What is most amazing and refreshing about Alice Munro’s Nobel Prize in Literature is that her body of work is so largely focused on women and their domestic lives. Politics are absent. Feminism is implicit, but never explicit. Yes, there are male narrators in Munro’s fiction, as in “The Bear Came Over the Mountain,” reprinted in last week’s New Yorker, but her drama is largely that of the human heart—what used to be pigeonholed as “women’s fiction.” Munro transcended that genre decades ago.
Alice Munro snuck up on me—as, I suspect, she snuck up on a lot of her devoted readers. Slowly, over decades, I looked forward to seeing her byline or purchasing a new volume of her short stories (10 collections). Then one day it became clear to me that the appearance of a new story of hers in, say, The New Yorker or The Atlantic caused me to drop everything to read it. Right Away. She had become an essential literary treasure and source of pleasure.
Munro is not an author whose work shouts. Her tales usually begin quietly and deal with what appear to be quotidian people, places, and events, then gradually thicken, deepen, and take you to an often unexpected and profound place. Her conversational voice draws one in, but is deceptive, because it often conveys the deepest of feelings and the most appalling calamities. Death, abandonment, betrayal—it’s all there, but revealed in a voice uniquely her own. And that voice is at its best—a master at work—in her latest (last, she says) book, Dear Life (2012). Some of her stories are so stunning they took my breath away. They begin simply enough, then unfold like a gathering storm until the lightening and thunder crack over our heads.
Many of her stories take place in the 1940s and ‘50s, just far enough removed to think of them as set not only in the distant past but a past peopled by small towns, by agricultural communities, by pre-1960s values, by a provincialism and prudery that no longer exist. Munro regards all her characters with empathy and provides us with a compassionate overview of their ordinary lives. She does so, in part, through unflashy language and gripping metaphors. In “To Reach Japan,” the first story in Dear Life, her main character, Greta, a married women fantasizing about a possible romance, thinks to herself, “The dream was in fact a lot like the Vancouver weather—a dismal sort of longing, a rainy dreamy sadness, a weight that shifted round the heart.” And then, after Greta drops a note to a man who flirted with her briefly at a party, she reflects, “Writing this letter is like putting a note in a bottle—and hoping it will reach Japan.” It’s an act of desperation, and, dear reader, it works, as romantic acts of courage sometimes do. Although how it works out, we do not know.
We, Munro’s readers, vibrate to her characters’ joys, sorrows, sexual awakenings and shocks, because they are timeless and ageless, just as the sorrows and joys of Chekov’s characters are timeless and ageless.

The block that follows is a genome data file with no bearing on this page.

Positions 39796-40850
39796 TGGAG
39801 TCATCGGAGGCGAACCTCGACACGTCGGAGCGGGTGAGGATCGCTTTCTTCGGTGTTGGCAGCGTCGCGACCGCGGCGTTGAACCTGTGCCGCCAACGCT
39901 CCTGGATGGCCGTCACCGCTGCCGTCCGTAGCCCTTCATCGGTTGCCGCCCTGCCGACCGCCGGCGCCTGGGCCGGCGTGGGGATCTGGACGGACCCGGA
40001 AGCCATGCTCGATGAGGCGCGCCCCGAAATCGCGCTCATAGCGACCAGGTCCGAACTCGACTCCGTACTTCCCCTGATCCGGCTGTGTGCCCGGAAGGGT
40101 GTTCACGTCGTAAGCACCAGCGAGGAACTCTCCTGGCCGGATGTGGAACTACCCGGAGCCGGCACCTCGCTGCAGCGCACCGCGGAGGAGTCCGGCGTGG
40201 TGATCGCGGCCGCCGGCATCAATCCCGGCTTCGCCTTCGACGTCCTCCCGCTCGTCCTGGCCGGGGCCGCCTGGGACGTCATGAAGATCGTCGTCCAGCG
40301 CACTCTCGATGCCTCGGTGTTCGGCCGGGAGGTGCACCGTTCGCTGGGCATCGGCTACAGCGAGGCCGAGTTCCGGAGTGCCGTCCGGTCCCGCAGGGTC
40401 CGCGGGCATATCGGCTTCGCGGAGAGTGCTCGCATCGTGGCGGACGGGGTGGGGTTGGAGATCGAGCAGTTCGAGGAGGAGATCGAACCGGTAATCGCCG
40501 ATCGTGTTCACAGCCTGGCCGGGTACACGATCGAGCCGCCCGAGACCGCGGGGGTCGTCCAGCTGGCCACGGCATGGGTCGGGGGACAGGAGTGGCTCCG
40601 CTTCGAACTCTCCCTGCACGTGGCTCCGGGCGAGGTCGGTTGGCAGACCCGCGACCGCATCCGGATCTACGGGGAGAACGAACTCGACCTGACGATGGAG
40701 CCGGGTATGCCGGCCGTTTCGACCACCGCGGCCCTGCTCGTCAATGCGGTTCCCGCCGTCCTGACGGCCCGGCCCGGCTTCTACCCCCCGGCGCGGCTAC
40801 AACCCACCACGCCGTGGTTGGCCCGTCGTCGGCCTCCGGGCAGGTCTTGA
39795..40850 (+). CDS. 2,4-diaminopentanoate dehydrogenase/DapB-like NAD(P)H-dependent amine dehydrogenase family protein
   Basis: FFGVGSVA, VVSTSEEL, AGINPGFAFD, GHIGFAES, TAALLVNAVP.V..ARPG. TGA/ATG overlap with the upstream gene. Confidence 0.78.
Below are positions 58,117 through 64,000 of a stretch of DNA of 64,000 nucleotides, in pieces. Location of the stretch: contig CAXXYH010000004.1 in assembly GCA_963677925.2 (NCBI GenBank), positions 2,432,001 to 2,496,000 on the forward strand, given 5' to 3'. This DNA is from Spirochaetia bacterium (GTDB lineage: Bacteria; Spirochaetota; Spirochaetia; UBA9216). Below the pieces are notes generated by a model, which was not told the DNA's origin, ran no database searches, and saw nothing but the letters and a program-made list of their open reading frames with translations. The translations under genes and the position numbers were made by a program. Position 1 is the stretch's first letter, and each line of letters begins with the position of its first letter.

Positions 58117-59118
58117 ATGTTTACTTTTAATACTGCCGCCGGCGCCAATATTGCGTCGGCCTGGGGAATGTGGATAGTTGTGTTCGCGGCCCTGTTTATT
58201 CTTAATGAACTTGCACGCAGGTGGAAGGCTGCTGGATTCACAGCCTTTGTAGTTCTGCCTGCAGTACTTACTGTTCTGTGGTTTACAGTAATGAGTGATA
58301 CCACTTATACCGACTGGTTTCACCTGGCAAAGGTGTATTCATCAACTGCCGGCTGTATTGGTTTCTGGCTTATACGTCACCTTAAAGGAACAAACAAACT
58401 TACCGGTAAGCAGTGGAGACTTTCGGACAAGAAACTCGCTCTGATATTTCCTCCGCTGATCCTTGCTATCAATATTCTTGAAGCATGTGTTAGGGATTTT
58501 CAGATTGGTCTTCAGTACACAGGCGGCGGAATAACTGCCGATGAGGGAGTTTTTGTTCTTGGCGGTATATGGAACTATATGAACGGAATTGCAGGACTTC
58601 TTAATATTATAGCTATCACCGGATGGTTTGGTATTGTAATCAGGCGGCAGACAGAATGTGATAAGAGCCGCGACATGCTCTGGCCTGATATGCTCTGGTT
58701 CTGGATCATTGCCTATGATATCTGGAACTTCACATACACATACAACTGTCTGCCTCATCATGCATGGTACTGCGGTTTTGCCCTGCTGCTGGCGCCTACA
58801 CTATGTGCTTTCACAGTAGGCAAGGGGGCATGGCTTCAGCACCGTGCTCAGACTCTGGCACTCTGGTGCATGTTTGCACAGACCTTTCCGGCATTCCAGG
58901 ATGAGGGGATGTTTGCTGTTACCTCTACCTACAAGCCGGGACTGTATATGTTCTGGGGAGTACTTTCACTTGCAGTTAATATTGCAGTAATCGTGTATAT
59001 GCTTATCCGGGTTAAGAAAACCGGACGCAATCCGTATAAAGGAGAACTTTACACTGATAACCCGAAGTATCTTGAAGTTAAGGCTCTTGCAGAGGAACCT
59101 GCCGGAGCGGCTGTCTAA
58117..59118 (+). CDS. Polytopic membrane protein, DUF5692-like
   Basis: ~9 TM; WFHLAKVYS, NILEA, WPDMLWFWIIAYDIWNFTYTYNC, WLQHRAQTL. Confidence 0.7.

The protagonist in “Amundsen” is another, fairly typical, Munro creation. “I board the train as if there are chains around my ankles.” The time is World War II. She has given herself to an older man, a doctor, who wants to marry her. And then, mysteriously, shockingly, he gets cold feet and backs out. Decades later she sees him for a fleeting moment, crossing a Toronto street, and feels “ . . . the same as when I left Amundsen, the train carrying me still dazed and full of disbelief. Nothing changes really about love,” concludes Munro, an insight that detonates like a quiet bomb.
Munro has a fairly oblique storytelling style. She is masterly at leaving things out. What others often put stage center—a seduction or a betrayal—she chooses to place offstage. It’s a style with a big payoff, because, when the truth is revealed, you wonder how you missed it, just as her protagonists often miss it. This is particularly true in one of her most brilliant tales, “Carrie.” Munro writes, “There is always one morning when you realize that the birds have all gone. She (Carrie) knows something. She has found it in her sleep. There is no news to give him. No news because there never was any.” And suddenly we discover, just as Carrie discovers, the unfathomable truth about her married lover. It’s a shocker.
Munro’s stories have deepened as she’s aged, and her skills as a writer have matured.
On one level, instead of tales about young married women with children and no money trying to have careers, we have characters struggling with Alzheimer’s or late-life passion. Munro well understands the odd and unexpected twists and turns of contemporary aging. In “Dolly,” a couple in their late seventies—already planning their funerals, believing that nothing of importance could lie ahead of them—are almost destroyed by the reappearance of an old flame. The rage of the wife is so palpable that it leaps off the page.
On another level, her characters, reflecting backward at their earlier selves (and parents) and forward, to their grandchildren, recognize that they might well have gotten things wrong, not fully understood what was happening. Her stories sweep back and forth in time, beginning and ending in unexpected places.
Also, her characters dispense the kind of wisdom that only aging brings. As Neal, a character in “Gravel,” says: “The thing is to be happy. No matter what. Just try. You can. It gets to be easier and easier. It’s nothing to do with circumstances. You wouldn’t believe how good it is. Accept everything and then tragedy disappears. Or tragedy lightens, anyway, and you’re just there, going along easy in the world.”
That the Nobel Prize committee has now acknowledged what we, her devoted readers, have known for a long time—that Munro is a great fiction writer—is cause for true celebration. Her work is a marvel and a treasure.